As usual additional pics here: The death of Joselito

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 Post subject: Re: Picked up a 2004 AWD Astro for Central and South America
PostPosted: Thu Feb 21, 2013 12:53 am 
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Sounds like you are having a blast! Keep the story and pics coming! :supz:

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 Post subject: Re: Picked up a 2004 AWD Astro for Central and South America
PostPosted: Sat Feb 23, 2013 12:37 am 
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That's awesome Wiley! Thanks for the update and pics. Those waves look juicy.

Aloha

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 Post subject: Gettin Flithy with God
PostPosted: Sat May 04, 2013 4:19 pm 
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heres the link, I have ore important things to worry about at the moment haha.

Gettin Filthy With God

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 Post subject: F This Sh!t, Im Going Home
PostPosted: Mon May 13, 2013 12:07 am 
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To hell with those other guys, praise Sir Issac Newton, gravity is great! After what felt like 40 days in the desert, ok maybe it was only 5, I was finally able to get the wheel off the van, find some brake fluid, clamp off the bad caliper, and gravity bleed the brakes, yes that little bit took 5 days. Everything is slow down here, and there was lots of running around, not to mention I couldnt get the other wheels off to even check the other brakes for their condition even though I used 1.5 cans of PB Blaster on them and had a breaker bar. A special thanks to the guy at Discount Tire for really getting those lugs on good and tight...I really appreciate it! Once it was finally time to go, I tested everything on the smaller hills I had already come down, and it was garbage, but I couldnt stay up on that hill any longer, I was near my limit. I hoped there would be no cows in the road today as every other day they would inevitably be there blocking the motos from coming up the hill, but lucked out.....today was just a different broken down car midway down the hill, blocking my lane. Luckily no one was coming in the oncoming lane and I made it down, followed by slowly limping my way to Neiva, a reasonably sized city an hour away if I had working brakes, so obviously it took me a bit longer. On a related note I had emailed the Chevy US site requesting part numbers for rotors, calipers, and a master cylinder, mentioning that I was trapped in a desert in Colombia. As I had already talked to the Neiva Chevy I knew finding the parts would be difficult as they had no idea what to do with an Astro. I have yet to hear back from them. F-Chevy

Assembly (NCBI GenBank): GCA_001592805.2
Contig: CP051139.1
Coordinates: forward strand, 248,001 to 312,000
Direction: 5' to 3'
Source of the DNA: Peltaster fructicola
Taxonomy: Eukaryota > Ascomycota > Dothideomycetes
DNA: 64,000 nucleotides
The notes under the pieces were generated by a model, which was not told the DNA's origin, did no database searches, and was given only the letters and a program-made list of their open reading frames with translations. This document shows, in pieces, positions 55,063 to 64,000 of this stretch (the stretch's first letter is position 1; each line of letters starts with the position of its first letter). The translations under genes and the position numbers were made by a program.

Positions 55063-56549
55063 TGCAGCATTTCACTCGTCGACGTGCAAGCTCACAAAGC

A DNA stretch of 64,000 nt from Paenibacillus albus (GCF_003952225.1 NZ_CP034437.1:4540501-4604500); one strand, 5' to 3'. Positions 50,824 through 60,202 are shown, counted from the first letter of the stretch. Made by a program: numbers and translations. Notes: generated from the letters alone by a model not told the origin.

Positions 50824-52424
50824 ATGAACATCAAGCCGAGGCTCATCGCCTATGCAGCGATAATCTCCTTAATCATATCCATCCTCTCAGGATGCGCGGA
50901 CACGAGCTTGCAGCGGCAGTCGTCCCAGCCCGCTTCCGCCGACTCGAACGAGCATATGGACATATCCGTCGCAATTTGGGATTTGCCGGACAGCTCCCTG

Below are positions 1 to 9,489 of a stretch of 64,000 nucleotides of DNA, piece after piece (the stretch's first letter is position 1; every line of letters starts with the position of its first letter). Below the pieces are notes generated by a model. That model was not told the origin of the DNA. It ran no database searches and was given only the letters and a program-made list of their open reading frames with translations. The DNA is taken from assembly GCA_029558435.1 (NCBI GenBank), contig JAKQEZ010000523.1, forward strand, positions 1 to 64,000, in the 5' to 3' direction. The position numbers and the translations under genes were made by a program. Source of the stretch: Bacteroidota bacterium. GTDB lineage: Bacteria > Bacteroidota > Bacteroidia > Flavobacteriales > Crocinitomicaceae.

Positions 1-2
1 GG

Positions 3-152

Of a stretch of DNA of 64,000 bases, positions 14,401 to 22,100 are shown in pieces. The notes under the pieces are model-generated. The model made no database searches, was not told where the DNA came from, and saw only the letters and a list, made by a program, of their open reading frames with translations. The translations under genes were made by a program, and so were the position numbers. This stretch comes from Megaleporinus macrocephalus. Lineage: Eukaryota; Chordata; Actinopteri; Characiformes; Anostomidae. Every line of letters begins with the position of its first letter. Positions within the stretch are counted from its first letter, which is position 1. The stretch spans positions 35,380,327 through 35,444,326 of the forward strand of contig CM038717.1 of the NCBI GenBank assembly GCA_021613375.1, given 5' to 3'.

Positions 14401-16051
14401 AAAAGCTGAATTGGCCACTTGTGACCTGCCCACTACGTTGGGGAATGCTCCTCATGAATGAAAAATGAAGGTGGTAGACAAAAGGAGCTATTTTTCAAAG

I made it to Neiva but by then it was night and the chevy dealer was closed so continued on looking for somewhere safe looking to sleep, when my brakes went again. As luck would have it I ended up at a 24 hr tire mechanics shop, better than nothing....or so I thought. Since I couldnt get the other wheels off I had him tackle the other lug nuts, and figured since it was so damn hot and I was desperate with time running out on my visa I would pay him to put on the spare set of brake pads I had so I could limp my way to Ecuador for repairs. He ended up causing more harm than good, and when I wasnt looking let my Master Cylinder bleed dry. What the hell, your just supposed to be putting the new pads on, why would you even take the calipers off?? Great, he just undid everything I had done in the desert. Much time was spent tracking down new rotors, as mine were shot. After running around Neiva we found a guy who knew of a shop in Bogota that sold only American parts, I had asked to get the address but forgot when all was said and done, I figured it would be a great resource for others in case of trouble...sorry guys. The old pads only had 15K on them, not that many miles for a set of pads, even with a loaded van. These things were in terrible shape, and had took the rotors with them. Since I had to remove the calipers to put on the rotors, and since my good buddy had already let a bunch of air into the system, I decided to take the calipers apart and clean them while I was at it. These things were also in terrible shape, and what I suspect was the route of the problem. With a lot of effort I managed to get all but one of the pins free, and regreased them. I also took out the pistons to give them a cleaning, they were usable but also not great, so gonna need four calipers when I get a chance as well. Turns out sitting for 4 months by a salty sea is a recipe for disaster when it comes to move parts, especially important ones. Tough lesson learned, wont be making that mistake again.